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Birds Count

May 8, 2017

749No degree required, science and research are not just for PhD’s. Many research institutions recognize the importance of citizen science: collecting and analyzing data relating to the natural world by the general public, typically as part of a collaborative project with professional scientists.

In case you missed the Great American Backyard Bird Count earlier this year, there’s another opportunity coming up this Saturday, May 13.  Called Global Big Day, the Cornell Lab for Ornithology is helping to promote the event, and collect the data from around the world.  In a single day, watchers worldwide across political boundaries and language barriers will report their observations. In 2016, 17,000 people from 153 countries took part. Capturing a global snapshot for day would be impossible for a network of researchers. But, collecting observations by interested people around the world provides a perspective that would be impossible to achieve over decades of research efforts by a single organization.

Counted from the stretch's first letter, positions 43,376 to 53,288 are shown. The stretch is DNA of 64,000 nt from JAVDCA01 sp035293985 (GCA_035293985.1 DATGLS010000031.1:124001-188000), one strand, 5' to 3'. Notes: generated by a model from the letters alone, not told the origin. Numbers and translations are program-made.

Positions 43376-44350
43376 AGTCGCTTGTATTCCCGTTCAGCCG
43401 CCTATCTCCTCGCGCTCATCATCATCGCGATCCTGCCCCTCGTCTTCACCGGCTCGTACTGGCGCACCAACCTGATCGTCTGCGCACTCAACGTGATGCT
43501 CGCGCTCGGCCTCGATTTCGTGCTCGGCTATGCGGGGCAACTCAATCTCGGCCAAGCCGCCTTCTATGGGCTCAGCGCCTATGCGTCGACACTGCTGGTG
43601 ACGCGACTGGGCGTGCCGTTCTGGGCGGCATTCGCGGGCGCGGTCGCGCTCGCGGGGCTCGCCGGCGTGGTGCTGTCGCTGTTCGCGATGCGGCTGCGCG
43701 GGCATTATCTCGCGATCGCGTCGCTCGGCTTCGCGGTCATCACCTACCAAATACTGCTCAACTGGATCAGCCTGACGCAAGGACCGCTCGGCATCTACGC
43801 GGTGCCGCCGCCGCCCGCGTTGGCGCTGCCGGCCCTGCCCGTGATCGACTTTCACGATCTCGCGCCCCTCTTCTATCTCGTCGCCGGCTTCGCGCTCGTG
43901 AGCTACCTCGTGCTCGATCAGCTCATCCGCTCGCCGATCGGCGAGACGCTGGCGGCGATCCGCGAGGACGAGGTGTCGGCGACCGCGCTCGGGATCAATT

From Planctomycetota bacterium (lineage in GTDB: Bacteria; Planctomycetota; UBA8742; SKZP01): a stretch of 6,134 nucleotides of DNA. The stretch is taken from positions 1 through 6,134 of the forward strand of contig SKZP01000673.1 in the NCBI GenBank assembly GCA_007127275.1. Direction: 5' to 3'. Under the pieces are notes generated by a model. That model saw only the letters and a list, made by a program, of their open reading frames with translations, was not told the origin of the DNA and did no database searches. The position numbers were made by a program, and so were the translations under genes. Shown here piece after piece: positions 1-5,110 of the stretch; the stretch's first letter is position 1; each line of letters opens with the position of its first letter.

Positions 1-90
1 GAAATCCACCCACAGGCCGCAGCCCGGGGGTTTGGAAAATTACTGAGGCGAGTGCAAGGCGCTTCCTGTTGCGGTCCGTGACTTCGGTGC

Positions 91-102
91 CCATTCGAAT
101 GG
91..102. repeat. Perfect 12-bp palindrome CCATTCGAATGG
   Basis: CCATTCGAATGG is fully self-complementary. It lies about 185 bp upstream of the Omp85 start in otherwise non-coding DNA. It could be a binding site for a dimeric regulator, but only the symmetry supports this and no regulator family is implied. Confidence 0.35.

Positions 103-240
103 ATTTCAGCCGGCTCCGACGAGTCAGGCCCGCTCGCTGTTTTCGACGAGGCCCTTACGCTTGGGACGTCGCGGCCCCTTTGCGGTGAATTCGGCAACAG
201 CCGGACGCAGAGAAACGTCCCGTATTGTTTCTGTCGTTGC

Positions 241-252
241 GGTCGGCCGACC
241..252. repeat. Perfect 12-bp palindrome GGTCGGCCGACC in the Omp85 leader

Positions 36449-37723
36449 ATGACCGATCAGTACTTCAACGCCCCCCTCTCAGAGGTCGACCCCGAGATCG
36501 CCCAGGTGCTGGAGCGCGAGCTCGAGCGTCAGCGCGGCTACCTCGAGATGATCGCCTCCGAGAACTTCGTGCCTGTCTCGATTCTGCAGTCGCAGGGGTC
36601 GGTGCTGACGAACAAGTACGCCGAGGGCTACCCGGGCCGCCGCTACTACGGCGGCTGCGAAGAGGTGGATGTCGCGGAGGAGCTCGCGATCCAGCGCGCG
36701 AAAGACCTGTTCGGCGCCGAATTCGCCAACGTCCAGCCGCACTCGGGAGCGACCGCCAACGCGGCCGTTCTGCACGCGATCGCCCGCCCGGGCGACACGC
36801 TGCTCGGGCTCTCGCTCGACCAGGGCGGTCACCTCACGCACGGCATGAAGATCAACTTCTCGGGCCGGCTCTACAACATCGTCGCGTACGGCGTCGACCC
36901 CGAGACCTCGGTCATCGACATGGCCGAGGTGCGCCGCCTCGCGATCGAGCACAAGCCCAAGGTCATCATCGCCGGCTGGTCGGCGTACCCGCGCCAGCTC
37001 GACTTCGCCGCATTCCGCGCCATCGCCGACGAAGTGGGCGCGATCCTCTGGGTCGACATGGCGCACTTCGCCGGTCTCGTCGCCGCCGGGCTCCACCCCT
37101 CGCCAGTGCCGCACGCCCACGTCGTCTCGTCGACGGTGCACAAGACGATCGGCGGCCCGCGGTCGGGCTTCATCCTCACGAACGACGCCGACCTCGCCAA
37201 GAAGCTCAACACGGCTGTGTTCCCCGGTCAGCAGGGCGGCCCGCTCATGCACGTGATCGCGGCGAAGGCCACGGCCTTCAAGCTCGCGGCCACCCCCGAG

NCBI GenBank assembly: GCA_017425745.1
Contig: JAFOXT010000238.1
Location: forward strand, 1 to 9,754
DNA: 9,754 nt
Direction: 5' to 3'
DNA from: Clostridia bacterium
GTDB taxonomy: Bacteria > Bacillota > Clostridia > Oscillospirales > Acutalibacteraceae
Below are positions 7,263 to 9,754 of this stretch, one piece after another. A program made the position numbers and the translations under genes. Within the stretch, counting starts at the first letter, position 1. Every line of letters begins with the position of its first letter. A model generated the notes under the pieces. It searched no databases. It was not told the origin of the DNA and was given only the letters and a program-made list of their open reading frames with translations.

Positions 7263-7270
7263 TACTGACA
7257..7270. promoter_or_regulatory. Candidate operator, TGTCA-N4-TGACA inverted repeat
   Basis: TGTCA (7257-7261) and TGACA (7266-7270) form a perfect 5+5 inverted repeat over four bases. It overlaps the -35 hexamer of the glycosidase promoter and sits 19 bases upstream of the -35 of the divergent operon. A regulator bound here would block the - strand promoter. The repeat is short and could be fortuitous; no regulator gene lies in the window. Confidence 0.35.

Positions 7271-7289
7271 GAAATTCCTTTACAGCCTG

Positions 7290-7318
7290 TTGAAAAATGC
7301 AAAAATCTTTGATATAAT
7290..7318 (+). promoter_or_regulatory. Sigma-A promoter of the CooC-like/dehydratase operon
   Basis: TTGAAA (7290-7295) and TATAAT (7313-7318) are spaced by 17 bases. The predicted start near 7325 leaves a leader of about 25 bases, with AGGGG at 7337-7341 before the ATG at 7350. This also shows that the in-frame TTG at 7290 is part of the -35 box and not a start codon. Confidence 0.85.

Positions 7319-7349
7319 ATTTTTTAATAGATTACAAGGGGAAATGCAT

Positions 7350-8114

Steve Feeds the Hummers

Here on Berta Ridge, chances are that there will be a few changes in the list from February’s Great Backyard Bird Count, as the wintering sparrows and thrushes will be headed north to their summer homes. Lately, we see more quail under our seed feeder, and crossing the road in the morning. And, the hummingbird traffic is picking up at our feeders. Perhaps I will do my count early in the morning: maybe I’ll spot the owl I often hear before sunrise, somewhere up in the pines.


From → Birds

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